It has only been a few months since Dream Catalogue veteran CVLTVRE released his comeback album NEW through Dream Catalogue. Looking back in our archives during a late spring clean-up, we found an unreleased interview we conducted with the Paris-based artist around the time we were gearing up for the album drop, and figured now would be as good a time as any to publish it.
We caught up with him to get the latest updates on where he’s at with things now, what he thinks of his latest album, and what his prospects are for the future.
How is Paris in general lately?
CVLTVRE: Not bad! It’s been a harsh winter. Less due to weather conditions and more to do with protests and heavy strikes on the metro and trains across the country. It seems like things are gradually turning back around again as of late. Hopefully 2020 will treat us all well!
NOTE: This interview was conducted before the Coronavirus Outbreak – as such, some answers may not have aged well.
This is your first album as CVLTVRE since Surreal, what have you been up to in the time that has passed?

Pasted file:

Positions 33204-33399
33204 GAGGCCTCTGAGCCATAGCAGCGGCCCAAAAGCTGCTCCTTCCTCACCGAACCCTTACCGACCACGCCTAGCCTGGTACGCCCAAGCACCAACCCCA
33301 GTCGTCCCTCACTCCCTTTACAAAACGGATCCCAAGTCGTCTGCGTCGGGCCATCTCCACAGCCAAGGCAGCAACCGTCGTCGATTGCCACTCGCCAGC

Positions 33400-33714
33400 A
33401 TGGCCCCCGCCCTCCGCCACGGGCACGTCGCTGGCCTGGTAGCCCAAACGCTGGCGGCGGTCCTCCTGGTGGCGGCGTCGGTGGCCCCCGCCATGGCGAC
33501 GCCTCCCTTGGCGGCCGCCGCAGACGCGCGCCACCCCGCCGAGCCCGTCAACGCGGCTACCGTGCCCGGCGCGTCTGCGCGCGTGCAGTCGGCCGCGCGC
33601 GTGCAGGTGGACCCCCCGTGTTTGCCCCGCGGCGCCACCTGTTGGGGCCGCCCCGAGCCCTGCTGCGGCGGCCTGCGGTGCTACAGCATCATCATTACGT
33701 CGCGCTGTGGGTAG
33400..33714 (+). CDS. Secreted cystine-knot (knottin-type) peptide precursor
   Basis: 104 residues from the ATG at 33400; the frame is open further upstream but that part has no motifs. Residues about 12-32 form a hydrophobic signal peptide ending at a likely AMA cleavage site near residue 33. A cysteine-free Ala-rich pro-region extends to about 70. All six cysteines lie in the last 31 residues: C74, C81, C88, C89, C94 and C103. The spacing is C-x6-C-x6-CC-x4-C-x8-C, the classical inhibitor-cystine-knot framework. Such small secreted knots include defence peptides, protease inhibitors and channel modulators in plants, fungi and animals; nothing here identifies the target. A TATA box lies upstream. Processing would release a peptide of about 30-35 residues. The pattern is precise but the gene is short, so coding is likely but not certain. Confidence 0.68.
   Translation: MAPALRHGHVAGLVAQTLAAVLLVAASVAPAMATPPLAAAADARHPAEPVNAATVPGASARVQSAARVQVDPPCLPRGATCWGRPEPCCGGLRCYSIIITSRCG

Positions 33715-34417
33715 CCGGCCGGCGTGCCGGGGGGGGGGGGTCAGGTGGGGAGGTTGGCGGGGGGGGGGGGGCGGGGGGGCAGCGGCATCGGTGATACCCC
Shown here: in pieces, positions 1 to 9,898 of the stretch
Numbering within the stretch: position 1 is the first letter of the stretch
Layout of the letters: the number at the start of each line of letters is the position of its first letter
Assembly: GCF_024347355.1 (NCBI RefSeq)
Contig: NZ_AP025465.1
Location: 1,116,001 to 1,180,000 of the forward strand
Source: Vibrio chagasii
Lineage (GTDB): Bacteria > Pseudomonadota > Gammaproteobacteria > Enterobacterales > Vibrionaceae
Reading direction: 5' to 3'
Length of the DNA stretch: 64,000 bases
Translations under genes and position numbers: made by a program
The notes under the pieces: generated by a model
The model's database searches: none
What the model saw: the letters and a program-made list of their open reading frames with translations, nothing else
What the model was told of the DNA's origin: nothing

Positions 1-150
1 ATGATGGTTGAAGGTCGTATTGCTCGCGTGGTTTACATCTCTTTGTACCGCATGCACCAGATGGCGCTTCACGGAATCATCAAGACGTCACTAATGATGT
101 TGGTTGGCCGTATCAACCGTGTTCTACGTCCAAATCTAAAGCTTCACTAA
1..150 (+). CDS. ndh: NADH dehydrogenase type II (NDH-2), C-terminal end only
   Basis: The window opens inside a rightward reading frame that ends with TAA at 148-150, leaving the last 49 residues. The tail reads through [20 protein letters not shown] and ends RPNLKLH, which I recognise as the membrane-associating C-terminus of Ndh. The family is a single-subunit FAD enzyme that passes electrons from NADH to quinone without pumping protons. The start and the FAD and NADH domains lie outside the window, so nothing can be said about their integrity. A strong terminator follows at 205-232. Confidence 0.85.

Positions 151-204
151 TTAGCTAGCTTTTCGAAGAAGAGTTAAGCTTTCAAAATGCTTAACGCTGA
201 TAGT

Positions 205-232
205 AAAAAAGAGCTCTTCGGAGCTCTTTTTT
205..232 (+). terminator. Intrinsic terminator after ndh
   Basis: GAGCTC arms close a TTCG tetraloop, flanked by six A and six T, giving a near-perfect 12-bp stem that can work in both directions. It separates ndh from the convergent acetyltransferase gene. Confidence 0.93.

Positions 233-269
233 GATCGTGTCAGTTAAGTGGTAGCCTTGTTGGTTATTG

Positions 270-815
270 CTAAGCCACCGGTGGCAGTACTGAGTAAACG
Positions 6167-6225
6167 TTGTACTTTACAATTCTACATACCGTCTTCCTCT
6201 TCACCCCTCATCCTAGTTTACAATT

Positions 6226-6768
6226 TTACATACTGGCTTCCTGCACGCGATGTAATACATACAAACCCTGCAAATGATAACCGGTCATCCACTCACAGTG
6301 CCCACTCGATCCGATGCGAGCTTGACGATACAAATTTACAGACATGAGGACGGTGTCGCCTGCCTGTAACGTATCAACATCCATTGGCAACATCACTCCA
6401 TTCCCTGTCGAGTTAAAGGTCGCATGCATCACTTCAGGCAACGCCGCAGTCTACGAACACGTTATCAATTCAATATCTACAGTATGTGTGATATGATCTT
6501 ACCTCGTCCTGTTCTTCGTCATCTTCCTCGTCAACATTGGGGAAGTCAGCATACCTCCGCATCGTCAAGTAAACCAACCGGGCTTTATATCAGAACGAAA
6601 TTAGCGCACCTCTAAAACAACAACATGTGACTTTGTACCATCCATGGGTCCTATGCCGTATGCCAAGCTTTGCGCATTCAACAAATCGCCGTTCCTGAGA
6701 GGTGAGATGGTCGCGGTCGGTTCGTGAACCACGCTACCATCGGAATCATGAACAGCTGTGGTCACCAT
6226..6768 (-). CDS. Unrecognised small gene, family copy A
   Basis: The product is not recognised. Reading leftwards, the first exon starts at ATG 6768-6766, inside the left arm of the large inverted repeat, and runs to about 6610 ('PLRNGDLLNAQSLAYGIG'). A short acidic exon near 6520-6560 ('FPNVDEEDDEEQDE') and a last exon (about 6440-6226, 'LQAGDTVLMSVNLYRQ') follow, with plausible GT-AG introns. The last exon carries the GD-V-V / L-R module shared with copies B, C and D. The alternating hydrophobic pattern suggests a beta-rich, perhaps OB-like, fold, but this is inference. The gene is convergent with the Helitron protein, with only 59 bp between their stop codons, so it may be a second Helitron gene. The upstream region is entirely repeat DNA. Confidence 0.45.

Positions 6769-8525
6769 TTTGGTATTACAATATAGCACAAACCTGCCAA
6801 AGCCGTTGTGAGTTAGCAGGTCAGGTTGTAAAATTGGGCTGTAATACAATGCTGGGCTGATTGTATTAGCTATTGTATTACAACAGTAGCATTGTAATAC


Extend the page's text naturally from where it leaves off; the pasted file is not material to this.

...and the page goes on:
CVLTVRE: Mostly working various jobs on and off over the last couple years and trying to find more freelance work in music and graphic design. The main focus has really been putting together my label and collective Vorota and getting our projects ready for release this year.
What is the influence and intention of NEW? Is there an artistic significance to the concept and sound?
CVLTVRE: I originally started ‘NEW’ with the approach of getting back to composition and trying to re-create similar nostalgic feelings that I would have originally felt from things I sampled in the past. I would make a couple of tracks every other week or so when I had the time over the last year and half. This album is kind of a selection of probably about 35 different jams I made in that time. The whole thing is really kind of a love letter to a love letter that started almost a decade ago if that makes sense.